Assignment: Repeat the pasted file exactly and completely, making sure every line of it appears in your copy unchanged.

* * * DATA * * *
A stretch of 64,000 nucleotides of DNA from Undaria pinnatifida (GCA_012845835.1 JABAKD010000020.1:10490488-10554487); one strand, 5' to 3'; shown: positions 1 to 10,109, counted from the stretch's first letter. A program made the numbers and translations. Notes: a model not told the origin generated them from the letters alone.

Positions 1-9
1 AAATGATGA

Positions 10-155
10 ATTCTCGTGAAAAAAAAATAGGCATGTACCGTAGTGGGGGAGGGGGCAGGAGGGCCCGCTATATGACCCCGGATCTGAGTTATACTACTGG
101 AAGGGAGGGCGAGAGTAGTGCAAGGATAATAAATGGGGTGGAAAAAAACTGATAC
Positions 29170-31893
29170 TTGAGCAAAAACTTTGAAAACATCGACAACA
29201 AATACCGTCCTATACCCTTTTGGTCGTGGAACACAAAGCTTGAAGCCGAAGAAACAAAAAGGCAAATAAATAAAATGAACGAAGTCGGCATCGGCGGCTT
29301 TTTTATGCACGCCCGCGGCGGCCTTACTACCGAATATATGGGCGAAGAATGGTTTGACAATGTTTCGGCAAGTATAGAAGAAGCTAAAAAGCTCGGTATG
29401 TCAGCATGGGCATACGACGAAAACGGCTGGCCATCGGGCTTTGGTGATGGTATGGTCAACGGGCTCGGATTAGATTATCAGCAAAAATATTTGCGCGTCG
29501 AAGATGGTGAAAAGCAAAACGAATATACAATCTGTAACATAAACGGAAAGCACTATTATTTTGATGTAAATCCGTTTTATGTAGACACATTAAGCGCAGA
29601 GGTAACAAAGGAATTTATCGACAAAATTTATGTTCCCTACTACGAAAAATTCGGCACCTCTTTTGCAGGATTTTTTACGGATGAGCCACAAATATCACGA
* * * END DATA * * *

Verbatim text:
A stretch of 64,000 nucleotides of DNA from Undaria pinnatifida (GCA_012845835.1 JABAKD010000020.1:10490488-10554487); one strand, 5' to 3'; shown: positions 1 to 10,109, counted from the stretch's first letter. A program made the numbers and translations. Notes: a model not told the origin generated them from the letters alone.

Positions 1-9
1 AAATGATGA

Positions 10-155
10 ATTCTCGTGAAAAAAAAATAGGCATGTACCGTAGTGGGGGAGGGGGCAGGAGGGCCCGCTATATGACCCCGGATCTGAGTTATACTACTGG
101 AAGGGAGGGCGAGAGTAGTGCAAGGATAATAAATGGGGTGGAAAAAAACTGATAC
Positions 29170-31893
29170 TTGAGCAAAAACTTTGAAAACATCGACAACA
29201 AATACCGTCCTATACCCTTTTGGTCGTGGAACACAAAGCTTGAAGCCGAAGAAACAAAAAGGCAAATAAATAAAATGAACGAAGTCGGCATCGGCGGCTT
29301 TTTTATGCACGCCCGCGGCGGCCTTACTACCGAATATATGGGCGAAGAATGGTTTGACAATGTTTCGGCAAGTATAGAAGAAGCTAAAAAGCTCGGTATG
29401 TCAGCATGGGCATACGACGAAAACGGCTGGCCATCGGGCTTTGGTGATGGTATGGTCAACGGGCTCGGATTAGATTATCAGCAAAAATATTTGCGCGTCG
29501 AAGATGGTGAAAAGCAAAACGAATATACAATCTGTAACATAAACGGAAAGCACTATTATTTTGATGTAAATCCGTTTTATGTAGACACATTAAGCGCAGA
29601 GGTAACAAAGGAATTTATCGACAAAATTTATGTTCCCTACTACGAAAAATTCGGCACCTCTTTTGCAGGATTTTTTACGGATGAGCCACAAATATCACGA